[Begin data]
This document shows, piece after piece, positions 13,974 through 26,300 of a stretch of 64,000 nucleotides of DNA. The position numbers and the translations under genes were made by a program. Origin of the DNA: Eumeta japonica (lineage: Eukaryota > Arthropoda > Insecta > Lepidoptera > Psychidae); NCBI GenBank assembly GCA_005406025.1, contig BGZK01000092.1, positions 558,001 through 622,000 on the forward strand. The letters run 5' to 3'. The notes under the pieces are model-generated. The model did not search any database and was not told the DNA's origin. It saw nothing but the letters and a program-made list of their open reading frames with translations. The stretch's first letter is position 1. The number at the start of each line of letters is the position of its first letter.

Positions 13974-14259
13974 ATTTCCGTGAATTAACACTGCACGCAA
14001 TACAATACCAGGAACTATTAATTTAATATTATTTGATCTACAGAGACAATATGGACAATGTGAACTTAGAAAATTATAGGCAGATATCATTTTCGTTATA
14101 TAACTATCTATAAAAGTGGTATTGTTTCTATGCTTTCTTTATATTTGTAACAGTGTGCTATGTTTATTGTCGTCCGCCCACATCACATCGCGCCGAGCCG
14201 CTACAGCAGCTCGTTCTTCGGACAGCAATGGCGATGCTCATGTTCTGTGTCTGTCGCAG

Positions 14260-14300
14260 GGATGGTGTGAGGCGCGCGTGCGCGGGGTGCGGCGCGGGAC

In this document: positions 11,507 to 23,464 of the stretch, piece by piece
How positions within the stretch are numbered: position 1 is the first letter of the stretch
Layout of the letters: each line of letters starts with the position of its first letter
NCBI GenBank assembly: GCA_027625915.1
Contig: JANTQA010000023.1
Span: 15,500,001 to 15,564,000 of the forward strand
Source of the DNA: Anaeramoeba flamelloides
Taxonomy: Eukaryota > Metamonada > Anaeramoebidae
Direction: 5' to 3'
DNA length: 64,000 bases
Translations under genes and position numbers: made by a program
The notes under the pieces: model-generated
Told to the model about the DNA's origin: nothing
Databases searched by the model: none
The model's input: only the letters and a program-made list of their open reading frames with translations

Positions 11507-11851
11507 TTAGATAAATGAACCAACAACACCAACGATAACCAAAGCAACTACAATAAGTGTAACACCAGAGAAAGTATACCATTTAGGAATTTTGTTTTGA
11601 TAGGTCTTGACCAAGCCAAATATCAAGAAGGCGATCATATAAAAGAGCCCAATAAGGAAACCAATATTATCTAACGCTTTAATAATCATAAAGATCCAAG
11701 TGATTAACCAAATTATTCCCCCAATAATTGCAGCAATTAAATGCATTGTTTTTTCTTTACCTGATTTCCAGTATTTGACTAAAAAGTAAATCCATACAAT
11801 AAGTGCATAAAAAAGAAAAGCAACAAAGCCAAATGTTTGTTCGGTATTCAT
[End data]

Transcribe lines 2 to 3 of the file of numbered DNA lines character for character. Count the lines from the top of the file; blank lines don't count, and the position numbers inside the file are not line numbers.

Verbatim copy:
Positions 13974-14259
13974 ATTTCCGTGAATTAACACTGCACGCAA